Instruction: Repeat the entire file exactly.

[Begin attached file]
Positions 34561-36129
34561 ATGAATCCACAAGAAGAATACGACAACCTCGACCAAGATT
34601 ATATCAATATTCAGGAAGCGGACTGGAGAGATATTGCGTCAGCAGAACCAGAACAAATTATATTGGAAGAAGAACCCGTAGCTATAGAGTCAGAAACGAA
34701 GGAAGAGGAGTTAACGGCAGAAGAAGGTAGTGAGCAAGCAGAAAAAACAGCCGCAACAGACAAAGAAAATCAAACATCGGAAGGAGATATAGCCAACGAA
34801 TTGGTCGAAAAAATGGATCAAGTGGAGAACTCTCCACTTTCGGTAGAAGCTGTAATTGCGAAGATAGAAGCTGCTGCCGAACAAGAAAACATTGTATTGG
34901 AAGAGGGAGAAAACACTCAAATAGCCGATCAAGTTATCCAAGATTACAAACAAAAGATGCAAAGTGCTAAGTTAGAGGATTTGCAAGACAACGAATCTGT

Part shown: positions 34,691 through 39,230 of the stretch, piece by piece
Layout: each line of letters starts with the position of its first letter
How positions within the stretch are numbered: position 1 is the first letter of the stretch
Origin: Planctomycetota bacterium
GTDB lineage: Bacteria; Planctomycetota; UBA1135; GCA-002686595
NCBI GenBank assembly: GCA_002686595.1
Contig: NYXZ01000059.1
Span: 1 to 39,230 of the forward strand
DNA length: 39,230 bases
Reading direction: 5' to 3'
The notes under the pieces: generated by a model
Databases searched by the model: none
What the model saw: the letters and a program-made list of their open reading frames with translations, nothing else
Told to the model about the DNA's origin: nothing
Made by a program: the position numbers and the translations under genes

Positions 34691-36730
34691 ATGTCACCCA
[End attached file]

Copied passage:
Positions 34561-36129
34561 ATGAATCCACAAGAAGAATACGACAACCTCGACCAAGATT
34601 ATATCAATATTCAGGAAGCGGACTGGAGAGATATTGCGTCAGCAGAACCAGAACAAATTATATTGGAAGAAGAACCCGTAGCTATAGAGTCAGAAACGAA
34701 GGAAGAGGAGTTAACGGCAGAAGAAGGTAGTGAGCAAGCAGAAAAAACAGCCGCAACAGACAAAGAAAATCAAACATCGGAAGGAGATATAGCCAACGAA
34801 TTGGTCGAAAAAATGGATCAAGTGGAGAACTCTCCACTTTCGGTAGAAGCTGTAATTGCGAAGATAGAAGCTGCTGCCGAACAAGAAAACATTGTATTGG
34901 AAGAGGGAGAAAACACTCAAATAGCCGATCAAGTTATCCAAGATTACAAACAAAAGATGCAAAGTGCTAAGTTAGAGGATTTGCAAGACAACGAATCTGT

Part shown: positions 34,691 through 39,230 of the stretch, piece by piece
Layout: each line of letters starts with the position of its first letter
How positions within the stretch are numbered: position 1 is the first letter of the stretch
Origin: Planctomycetota bacterium
GTDB lineage: Bacteria; Planctomycetota; UBA1135; GCA-002686595
NCBI GenBank assembly: GCA_002686595.1
Contig: NYXZ01000059.1
Span: 1 to 39,230 of the forward strand
DNA length: 39,230 bases
Reading direction: 5' to 3'
The notes under the pieces: generated by a model
Databases searched by the model: none
What the model saw: the letters and a program-made list of their open reading frames with translations, nothing else
Told to the model about the DNA's origin: nothing
Made by a program: the position numbers and the translations under genes

Positions 34691-36730
34691 ATGTCACCCA